I originally trained as a Mechanical Engineer at the University of Manchester. After completing a PGCE in secondary school science teaching I spent a number of years teaching physics. I arrived at the Department of Archaeology, University of Sheffield, in 2007 when I enrolled on the Material Culture Studies MA. Here I completed my PhD and progressed to my current role as Laboratory and Technical Supervisor.
Regional Groups Officer for the Medieval Pottery Research Group (MPRG).
- Anglo-Saxon and medieval pottery
- Ceramic petrology
- Ceramic technology
- Anglo-Saxon and medieval society
- Anglo-Saxon funerary practices and cemetery studies
- Anglo-Saxon settlement
- Experimental archaeology
- Pottery use and re-use
Current research projects/collaborations
- Pottery production in Anglo-Scandinavian Newark (Nottinghamshire). This project, funded by the Society for Medieval Archaeology, seeks to understand the technological choices made by potters working in Newark. The emergence of the Newark industry is placed in context with the broader potting traditions and political and economic developments in the Trent Valley in the ninth to twelfth centuries.
- The Anglo-Scandinavian pottery industry at Torksey (Lincolnshire), as part of The Viking Winter Camp at Torksey (with Prof. Dawn Hadley (University of Sheffield), Prof. Julian Richards (University of York) and Dr Gareth Williams (British Museum); funded by the British Academy, Society of Antiquaries of London and the University of Sheffield). Combining petrographic thin section analysis, scanning electron microscopy, excavated and geological evidence, this research takes a holistic approach to pottery technology, providing insight into the selection and preparation of raw materials, the fabrication of vessels, construction of kilns, and the determination of firing temperatures and firing regimes.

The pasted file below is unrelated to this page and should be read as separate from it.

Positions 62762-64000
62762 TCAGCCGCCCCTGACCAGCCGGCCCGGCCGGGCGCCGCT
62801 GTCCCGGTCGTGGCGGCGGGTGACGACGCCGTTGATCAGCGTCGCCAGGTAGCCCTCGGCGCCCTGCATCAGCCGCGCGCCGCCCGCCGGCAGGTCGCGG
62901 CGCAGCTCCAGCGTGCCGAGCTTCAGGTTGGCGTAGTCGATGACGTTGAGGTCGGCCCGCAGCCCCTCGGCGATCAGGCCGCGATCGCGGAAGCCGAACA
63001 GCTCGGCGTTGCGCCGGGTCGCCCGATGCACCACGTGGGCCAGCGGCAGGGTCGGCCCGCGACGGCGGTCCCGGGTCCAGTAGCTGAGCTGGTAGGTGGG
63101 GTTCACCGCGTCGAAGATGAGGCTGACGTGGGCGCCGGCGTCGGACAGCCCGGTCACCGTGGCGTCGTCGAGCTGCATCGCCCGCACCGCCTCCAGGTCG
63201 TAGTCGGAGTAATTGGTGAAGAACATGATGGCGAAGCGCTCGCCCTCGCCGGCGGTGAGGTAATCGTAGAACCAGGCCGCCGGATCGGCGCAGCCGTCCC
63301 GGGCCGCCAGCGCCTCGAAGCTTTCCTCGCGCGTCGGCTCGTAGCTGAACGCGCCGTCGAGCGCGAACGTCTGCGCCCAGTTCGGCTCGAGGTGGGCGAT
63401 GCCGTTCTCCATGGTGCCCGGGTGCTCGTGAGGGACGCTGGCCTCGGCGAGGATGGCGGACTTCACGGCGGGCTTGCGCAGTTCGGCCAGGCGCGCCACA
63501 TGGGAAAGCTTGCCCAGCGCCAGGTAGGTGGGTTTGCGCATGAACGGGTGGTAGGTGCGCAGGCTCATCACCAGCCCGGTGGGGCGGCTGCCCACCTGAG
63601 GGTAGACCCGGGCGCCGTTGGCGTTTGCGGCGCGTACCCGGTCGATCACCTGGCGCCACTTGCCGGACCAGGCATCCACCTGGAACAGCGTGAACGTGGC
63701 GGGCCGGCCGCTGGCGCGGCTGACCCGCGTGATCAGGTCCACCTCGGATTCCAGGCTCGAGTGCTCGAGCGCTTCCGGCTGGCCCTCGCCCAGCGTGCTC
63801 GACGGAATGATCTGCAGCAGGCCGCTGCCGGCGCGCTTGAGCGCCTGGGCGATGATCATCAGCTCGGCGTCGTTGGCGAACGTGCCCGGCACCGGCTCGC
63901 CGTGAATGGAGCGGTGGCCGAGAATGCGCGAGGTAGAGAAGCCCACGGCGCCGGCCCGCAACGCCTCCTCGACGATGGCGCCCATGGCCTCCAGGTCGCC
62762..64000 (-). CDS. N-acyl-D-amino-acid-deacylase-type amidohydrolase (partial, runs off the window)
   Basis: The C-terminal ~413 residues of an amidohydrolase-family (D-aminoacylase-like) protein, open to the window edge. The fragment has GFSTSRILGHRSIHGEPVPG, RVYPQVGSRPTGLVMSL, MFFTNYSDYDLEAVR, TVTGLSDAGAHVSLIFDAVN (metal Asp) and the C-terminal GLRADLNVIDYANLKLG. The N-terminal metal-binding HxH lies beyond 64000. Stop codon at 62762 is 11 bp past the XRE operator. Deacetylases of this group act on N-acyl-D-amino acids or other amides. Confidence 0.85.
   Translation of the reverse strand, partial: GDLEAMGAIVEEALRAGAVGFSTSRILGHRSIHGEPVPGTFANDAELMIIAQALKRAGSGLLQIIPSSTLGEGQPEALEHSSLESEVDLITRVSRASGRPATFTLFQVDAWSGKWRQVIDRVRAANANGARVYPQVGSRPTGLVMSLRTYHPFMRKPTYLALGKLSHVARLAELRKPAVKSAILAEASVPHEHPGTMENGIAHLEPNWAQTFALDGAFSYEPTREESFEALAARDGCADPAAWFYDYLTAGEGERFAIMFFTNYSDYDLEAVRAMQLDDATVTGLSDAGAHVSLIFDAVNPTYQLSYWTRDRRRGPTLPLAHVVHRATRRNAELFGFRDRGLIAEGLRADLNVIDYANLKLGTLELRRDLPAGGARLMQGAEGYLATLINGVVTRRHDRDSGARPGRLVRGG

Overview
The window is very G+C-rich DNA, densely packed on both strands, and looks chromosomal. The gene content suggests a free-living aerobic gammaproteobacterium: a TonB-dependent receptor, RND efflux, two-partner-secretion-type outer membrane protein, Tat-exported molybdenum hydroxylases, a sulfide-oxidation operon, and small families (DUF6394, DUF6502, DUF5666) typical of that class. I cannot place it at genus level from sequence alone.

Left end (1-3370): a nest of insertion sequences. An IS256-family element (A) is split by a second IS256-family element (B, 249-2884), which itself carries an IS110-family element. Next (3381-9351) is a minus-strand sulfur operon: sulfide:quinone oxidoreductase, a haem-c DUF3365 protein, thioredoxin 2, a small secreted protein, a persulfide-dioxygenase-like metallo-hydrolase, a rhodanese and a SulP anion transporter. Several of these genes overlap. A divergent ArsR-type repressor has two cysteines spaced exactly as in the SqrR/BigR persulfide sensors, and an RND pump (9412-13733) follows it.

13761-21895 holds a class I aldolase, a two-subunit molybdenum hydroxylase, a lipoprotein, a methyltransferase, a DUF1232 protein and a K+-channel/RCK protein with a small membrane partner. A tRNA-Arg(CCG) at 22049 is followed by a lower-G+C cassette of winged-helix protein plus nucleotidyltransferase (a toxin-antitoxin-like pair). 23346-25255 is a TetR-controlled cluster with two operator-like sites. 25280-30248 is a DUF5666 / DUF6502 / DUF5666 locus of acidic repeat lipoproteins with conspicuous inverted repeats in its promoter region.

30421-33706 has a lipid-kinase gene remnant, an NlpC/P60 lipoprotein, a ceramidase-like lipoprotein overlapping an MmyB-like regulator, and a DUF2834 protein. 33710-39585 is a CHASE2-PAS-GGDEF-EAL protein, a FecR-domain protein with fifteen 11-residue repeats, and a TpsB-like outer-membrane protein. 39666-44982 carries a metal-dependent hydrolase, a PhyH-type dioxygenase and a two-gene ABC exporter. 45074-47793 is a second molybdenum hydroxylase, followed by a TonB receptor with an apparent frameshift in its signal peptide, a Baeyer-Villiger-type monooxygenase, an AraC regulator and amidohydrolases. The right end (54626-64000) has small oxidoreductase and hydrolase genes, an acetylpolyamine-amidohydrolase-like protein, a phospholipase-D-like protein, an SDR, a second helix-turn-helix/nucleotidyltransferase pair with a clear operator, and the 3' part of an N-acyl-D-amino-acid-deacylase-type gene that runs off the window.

- The pre-burial uses of early Anglo-Saxon cremation urns and the relationship between their forms and function.
- Identifying the ‘catchment areas’ of early Anglo-Saxon cemeteries through petrological analysis of settlement and cemetery pottery.
- Perry, G.J. 2014. All form one and one form all: the relationship between pre-burial function and the form of early Anglo-Saxon cremation urns. In Blinkhorn, P. and Cumberpatch, C. (eds) The Chiming of Crack'd Bells: Current Approaches to Artefacts in Archaeology. BAR International Series 2677. Oxford: BAR, 39-64.
- Perry, G. J. 2012. A hole for the soul? Possible functions of post-firing perforations and lead plugs in early Anglo-Saxon cremation urns. In Jervis, B and Kyle, A. (eds) Make Do and Mend: Archaeologies of Compromise, Repair and Reuse. BAR International Series 2408, 43-52.
- Perry G. J. 2011. Beer, butter and burial: the pre-burial origins of cremation urns from the early Anglo-Saxon cemetery of Cleatham, North Lincolnshire. Medieval Ceramics, 32, 9-22.
- Perry, G. J. 2011. The Anglo-Saxon accessory vessel from site CLN96. In Palmer-Brown, C. and Rylatt, J. (eds) How Times Change: Navenby Unearthed. Pre-Construct Archaeological Services Ltd Monograph No 2. Lincoln: Pre-Construct Archaeology, 101-3.
- The Age of the Vikings
- The Celtic West
Departmental Health and Safety Officer